4. The DC biasing circuit of claim 3, wherein the voltage clamp comprises a transistor with a drain and a gate shorted together.
5. The DC biasing circuit of claim 3, wherein the diode stack comprises three diodes.
6. The DC biasing circuit of claim 3, wherein the load comprises a resistor.
7. The DC biasing circuit of claim 3 further comprising a capacitor connected to the gate of the first transistor.
Description

This patent application claims priority from Indian Non provisional patent application number 225/CHE/2009, filed on Feb. 2, 2009 entitled “A DC BIASING CIRCUIT FOR A METAL OXIDE SEMICONDUCTOR TRANSISTOR” and assigned to Cosmic Circuits Private Limited., 303, A Block, AECS Layout, Kundalahalli, Bangalore-560037, India, which is hereby incorporated in its entirety.

BACKGROUND

1. Field

Embodiments of the present disclosure generally relates to biasing circuits and more particularly to a DC biasing circuit for a Metal Oxide Semiconductor (MOS) transistor for achieving low voltage, high swing, and high efficiency performance.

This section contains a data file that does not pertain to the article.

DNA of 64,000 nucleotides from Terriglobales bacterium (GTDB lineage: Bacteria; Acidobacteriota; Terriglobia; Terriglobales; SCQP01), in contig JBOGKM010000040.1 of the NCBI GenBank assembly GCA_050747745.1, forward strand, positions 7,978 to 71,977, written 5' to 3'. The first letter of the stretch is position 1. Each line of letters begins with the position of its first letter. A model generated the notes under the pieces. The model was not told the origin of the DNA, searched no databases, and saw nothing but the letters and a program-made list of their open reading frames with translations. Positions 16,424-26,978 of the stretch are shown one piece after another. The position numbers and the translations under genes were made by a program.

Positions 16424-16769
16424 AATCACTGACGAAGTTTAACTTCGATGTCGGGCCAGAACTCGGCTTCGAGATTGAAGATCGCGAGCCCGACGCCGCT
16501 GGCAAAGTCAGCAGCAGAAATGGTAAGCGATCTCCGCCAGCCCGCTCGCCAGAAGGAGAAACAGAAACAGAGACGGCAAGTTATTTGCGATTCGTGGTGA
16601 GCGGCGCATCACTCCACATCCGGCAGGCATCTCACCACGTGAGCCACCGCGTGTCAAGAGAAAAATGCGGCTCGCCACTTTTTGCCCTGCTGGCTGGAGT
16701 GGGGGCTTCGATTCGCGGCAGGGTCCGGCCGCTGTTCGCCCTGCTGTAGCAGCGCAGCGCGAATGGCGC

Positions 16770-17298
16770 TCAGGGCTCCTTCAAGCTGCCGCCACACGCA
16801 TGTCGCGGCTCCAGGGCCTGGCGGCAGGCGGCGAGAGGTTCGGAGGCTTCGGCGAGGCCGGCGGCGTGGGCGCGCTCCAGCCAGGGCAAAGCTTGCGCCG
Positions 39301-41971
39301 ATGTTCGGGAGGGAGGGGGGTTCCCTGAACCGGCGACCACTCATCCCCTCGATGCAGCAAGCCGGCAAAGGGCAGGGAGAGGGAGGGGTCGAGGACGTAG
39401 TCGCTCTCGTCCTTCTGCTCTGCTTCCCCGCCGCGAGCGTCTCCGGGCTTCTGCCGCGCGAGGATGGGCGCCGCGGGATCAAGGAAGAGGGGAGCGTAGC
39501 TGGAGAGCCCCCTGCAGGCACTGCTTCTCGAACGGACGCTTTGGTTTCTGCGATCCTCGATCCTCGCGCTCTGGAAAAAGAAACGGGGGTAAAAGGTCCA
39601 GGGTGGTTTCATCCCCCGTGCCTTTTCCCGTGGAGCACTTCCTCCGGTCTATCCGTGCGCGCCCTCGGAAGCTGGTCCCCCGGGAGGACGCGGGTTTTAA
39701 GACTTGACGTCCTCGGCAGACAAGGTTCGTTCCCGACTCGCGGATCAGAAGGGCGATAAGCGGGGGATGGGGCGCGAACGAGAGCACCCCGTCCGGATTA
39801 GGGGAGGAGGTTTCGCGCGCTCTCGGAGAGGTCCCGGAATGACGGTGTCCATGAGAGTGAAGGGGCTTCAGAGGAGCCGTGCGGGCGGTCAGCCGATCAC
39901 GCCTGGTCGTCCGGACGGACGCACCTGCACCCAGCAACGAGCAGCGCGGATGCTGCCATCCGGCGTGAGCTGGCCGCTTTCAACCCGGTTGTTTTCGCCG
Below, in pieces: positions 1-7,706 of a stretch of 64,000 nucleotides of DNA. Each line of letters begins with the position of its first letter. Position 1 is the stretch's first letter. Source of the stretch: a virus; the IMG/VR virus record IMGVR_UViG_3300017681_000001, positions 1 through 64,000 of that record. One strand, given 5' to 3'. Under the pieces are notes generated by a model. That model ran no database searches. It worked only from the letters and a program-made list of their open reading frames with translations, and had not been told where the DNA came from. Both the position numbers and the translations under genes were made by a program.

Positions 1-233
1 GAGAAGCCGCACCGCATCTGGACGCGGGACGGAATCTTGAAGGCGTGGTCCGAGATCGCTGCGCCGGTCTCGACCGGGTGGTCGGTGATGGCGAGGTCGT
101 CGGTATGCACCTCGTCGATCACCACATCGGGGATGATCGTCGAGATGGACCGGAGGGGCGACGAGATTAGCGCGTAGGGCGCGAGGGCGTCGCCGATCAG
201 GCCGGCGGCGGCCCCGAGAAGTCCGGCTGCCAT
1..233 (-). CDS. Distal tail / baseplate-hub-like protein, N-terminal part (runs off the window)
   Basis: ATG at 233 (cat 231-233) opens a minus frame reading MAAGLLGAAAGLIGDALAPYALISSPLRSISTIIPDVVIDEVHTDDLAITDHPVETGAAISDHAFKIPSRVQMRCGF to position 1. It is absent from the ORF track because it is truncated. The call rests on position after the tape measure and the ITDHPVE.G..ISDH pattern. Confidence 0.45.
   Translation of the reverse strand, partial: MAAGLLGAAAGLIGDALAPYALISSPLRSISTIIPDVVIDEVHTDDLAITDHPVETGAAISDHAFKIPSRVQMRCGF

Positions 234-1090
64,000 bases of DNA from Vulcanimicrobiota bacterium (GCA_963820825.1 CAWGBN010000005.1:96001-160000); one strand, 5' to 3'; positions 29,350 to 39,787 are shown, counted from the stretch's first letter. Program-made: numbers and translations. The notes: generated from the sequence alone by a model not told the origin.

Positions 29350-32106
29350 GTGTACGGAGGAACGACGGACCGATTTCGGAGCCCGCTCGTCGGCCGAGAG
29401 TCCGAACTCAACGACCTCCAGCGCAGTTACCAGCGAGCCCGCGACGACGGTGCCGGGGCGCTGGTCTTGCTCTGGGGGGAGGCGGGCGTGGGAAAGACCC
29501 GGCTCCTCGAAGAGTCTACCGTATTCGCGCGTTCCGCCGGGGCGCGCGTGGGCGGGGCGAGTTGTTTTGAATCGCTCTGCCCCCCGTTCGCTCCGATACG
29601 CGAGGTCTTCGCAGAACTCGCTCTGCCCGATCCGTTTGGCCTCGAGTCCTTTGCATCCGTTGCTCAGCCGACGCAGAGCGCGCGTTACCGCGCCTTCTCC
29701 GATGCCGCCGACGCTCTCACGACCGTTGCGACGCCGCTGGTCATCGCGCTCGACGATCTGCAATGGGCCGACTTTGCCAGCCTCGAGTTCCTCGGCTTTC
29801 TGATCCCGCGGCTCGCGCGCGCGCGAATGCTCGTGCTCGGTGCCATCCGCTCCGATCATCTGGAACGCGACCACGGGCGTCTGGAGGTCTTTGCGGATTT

2. Prior Art

Biasing is done to setup initial voltages and currents in transistor circuits to establish an appropriate quiescent point. Various biasing circuits are used to bias a MOS transistor. In a conventional biasing circuit, a resistor (R) is DC coupled to the MOS transistor and an input signal is AC coupled through a capacitor (C). For example, in a current mirror circuit configuration as depicted in the prior art of FIG. 1, a source transistor 110 is mirrored to a mirror transistor 105. The mirroring includes coupling the gate of the source transistor 110 and the gate of the mirror transistor 105. The source transistor 110 is provided with a current source 125. The resistor 115 couples the source transistor 110 to the mirror transistor 105 and the capacitor 120 ac couples the input signal.